Click our logo for the Sierra Club homepage.
Scrapbook: Water Sentinels Volunteer Tests the Waters in Pueblo

« Tiny Tribe Takes Stand Against Toxic Sands | Main | Athletes Tour Gulf Coast to See Impacts of BP Oil Spill »

Sierra Club Scrapbook

July 14, 2010

Water Sentinels Volunteer Tests the Waters in Pueblo

Jenny-Kedward 

After graduating from Colorado State UniversityPueblo with a Biology degree in 2006, Jenny Kedward went to work in the environmental health field in that city. She is now Environmental Coordinator for the Health Department of the City and County of Pueblo.

An active member of the Sierra Club for the last seven years, with more than 20 volunteer leadership positions under her belt, Kedward has served as Chair of the Club's Rocky Mountain Chapter since January 2009.

"My goal is to engage more residents of Colorado in the work we're doing," she says, "especially in Pueblo and areas along the Rocky Mountain Front Range, where the majority of Coloradans live."

Kedward-with-students 

Kedward is also the coordinator and founder of the Fountain Creek Water Sentinels, based in Pueblo. Above, Kedward and Pueblo high schoolers on an outing to Fountain Creek. Below, Kedward, at left, and fellow Water Sentinels volunteers stand behind the fruits of their labors after a creek cleanup.

Fountain-Creek-cleanup 

The Sierra Club's Water Sentinels Program, with 51 projects and hundreds of partner programs in 41 states, trains volunteers to collect water samples and monitor data with the goal of getting America's waterways cleaned up.

Kedward's biology training and water-testing skills came in handy when the Club's Sangre de Cristo Group started the Fountain Creek Sentinels in 2005 after horrendous sewage spills upstream from Pueblo polluted Fountain Creek.

Longtime Sierra Club leader Ross Vincent, an inveretate clean water activist and now Sangre de Cristo Group Chair, recommended Kedward to national Water Sentinels Director Scott Dye, who asked Kedward to head up the Fountain Creek program. That's Vincent, below left, with Sal Pace, district director for U.S. Congressman John Salazar (brother of Interior Secretary Ken Salazar).

Ross-Vincent-&-Sal-Pace 

"Through my education at CSUPueblo, I learned a great deal about how water works and why it is so vitally important to life on this planet," Kedward says. "And thanks to a grant from our local wastewater treatment plant, I'd spent a year doing a lot of water sampling along two of Pueblo's major waterways."

Below, Kedward trains volunteers to do water-quality testing in Fountain Creek.

Water-testing

"The big problem in Fountain Creek," she says, "and the reason we started the Fountain Creek Water Sentinels, is E. Coli pollution, mainly coming from the north, from the larger city of Colorado Springs, where Fountain Creek rises."

Compounding the problem was a chronic lack of attention to water quality in Fountain Creek among residents of Pueblo and Colorado Springs alike. "People were using the creek as a dumping ground," Kedward says. "They just thought, 'Well, it's not next to my house, and whatever I dump in will be diluted and won't stay around.'

"We knew that wasn't so," she says, "but the average citizen didn't. One of the things I'm proudest of is that the Water Sentinels have made great progress in terms of education and outreachas have the cities of Pueblo and Colorado Springs. This program gives me an opportunity to teach others sampling skills they can use to protect and advocate for our local endangered waters."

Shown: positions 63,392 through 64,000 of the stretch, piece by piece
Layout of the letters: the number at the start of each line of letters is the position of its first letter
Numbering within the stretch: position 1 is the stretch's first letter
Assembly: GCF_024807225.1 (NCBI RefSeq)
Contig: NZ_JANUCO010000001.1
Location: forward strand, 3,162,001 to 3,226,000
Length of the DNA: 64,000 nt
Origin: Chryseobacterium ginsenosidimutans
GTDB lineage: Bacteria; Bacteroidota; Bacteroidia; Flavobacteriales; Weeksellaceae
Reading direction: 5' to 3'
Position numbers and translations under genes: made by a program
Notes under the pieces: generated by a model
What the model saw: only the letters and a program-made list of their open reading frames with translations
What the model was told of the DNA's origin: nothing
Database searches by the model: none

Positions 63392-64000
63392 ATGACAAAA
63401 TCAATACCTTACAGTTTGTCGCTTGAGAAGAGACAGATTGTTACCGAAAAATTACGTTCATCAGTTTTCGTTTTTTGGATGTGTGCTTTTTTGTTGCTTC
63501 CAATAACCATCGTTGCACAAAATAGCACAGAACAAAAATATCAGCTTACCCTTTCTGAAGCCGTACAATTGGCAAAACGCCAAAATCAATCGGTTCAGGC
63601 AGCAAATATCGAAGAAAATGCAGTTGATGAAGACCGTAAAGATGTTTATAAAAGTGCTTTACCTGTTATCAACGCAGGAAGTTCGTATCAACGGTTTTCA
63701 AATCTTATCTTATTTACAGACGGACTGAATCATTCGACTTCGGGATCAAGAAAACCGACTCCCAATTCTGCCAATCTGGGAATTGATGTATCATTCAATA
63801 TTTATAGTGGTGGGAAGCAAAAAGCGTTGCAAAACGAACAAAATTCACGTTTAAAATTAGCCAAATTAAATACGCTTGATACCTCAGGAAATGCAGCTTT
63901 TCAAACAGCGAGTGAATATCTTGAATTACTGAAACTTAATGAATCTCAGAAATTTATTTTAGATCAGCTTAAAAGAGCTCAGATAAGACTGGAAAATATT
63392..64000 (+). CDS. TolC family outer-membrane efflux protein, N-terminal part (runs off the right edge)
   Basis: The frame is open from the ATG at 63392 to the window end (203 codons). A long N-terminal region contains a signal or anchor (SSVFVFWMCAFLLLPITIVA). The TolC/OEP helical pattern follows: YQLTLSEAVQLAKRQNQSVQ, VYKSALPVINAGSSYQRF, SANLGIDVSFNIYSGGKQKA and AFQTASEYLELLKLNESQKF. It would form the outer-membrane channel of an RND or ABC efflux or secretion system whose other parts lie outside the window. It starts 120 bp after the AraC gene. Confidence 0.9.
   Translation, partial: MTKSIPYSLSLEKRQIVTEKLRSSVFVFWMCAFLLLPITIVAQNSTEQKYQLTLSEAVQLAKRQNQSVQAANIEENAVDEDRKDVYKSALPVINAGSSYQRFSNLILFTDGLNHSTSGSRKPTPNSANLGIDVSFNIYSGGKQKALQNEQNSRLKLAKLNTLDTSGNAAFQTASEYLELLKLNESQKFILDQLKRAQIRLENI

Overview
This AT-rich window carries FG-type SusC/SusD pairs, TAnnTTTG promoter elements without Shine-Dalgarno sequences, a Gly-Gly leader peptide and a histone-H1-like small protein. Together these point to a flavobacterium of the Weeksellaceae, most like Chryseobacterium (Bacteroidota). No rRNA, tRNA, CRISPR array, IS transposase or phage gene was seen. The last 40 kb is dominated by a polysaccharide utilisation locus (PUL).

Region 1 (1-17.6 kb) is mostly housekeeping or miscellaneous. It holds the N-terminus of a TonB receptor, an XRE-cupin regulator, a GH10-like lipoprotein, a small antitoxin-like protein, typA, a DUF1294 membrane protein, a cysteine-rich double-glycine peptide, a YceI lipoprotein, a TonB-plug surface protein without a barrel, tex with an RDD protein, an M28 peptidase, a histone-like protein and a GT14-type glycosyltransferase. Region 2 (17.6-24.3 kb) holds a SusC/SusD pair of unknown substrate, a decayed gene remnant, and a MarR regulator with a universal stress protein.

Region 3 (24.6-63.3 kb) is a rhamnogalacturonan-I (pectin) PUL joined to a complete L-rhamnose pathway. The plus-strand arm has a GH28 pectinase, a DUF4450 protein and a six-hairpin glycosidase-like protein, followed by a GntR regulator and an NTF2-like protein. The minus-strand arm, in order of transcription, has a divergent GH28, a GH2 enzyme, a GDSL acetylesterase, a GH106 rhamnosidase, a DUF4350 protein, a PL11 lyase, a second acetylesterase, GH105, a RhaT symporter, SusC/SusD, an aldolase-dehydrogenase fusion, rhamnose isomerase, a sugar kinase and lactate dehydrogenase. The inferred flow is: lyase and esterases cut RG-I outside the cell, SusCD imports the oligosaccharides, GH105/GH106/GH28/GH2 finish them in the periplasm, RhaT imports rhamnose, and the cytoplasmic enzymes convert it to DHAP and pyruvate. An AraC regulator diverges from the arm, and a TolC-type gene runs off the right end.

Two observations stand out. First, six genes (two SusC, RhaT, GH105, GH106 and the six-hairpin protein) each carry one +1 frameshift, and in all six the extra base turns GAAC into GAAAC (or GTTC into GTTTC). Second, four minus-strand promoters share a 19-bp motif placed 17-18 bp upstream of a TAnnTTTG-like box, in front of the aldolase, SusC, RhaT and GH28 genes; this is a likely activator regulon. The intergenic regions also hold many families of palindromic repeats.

One aspect of the Water Sentinels' work that stands out for Kedward is that "volunteers love being able to get their hands dirty and their feet wet and not just go to meetings. They feel they're really making a difference." Below, young Pueblans from a local 4-H camp with water samples taken from Fountain Creek.

4H-campers-water-testing

With prodding and assistance from the Fountain Creek Water Sentinels, the Fountain Creek Watershed Vision Task Force was recently created by the county commissioners of El Paso (Colorado Springs) and Pueblo Counties to address problems in the creek's 927-square-mile watershed. Recognizing that pollution issues on Fountain Creek had come to a critical point, leaders in both counties began a discussion that led to the drafting and signing of an intergovernmental agreement between the two counties and municipalities in both jurisdictions.

Kedward and the Fountain Creek Sentinels are now helping coordinate efforts to create a regional park along Fountain Creek, from Colorado Springs through the nearby community of Fountain and all the way down to Puebloall of which sit astride Fountain Creek along the Rocky Mountain Front.

Among the highlights of Kedward's work with the Sentinels was being asked in 2007 to testify in a Sierra Club lawsuit against Colorado Springs Utilities. "I felt honored to be able to speak on behalf of the Water Sentinels and Fountain Creek," she says. "I was even more proud when the Club won the lawsuit!"

Learn how you can get involved with the Water Sentinels near where you live.

TrackBack

TrackBack URL for this entry:
http://www.typepad.com/services/trackback/6a00d83451b96069e20134856ec093970c

Listed below are links to weblogs that reference Water Sentinels Volunteer Tests the Waters in Pueblo:


User comments or postings reflect the opinions of the responsible contributor only, and do not reflect the viewpoint of the Sierra Club. The Sierra Club does not endorse or guarantee the accuracy of any posting. The Sierra Club accepts no obligation to review every posting, but reserves the right (but not the obligation) to delete postings that may be considered offensive, illegal or inappropriate.

Up to Top


Sierra Club® and "Explore, enjoy and protect the planet"® are registered trademarks of the Sierra Club. © 2011 Sierra Club.
The Sierra Club Seal is a registered copyright, service mark, and trademark of the Sierra Club.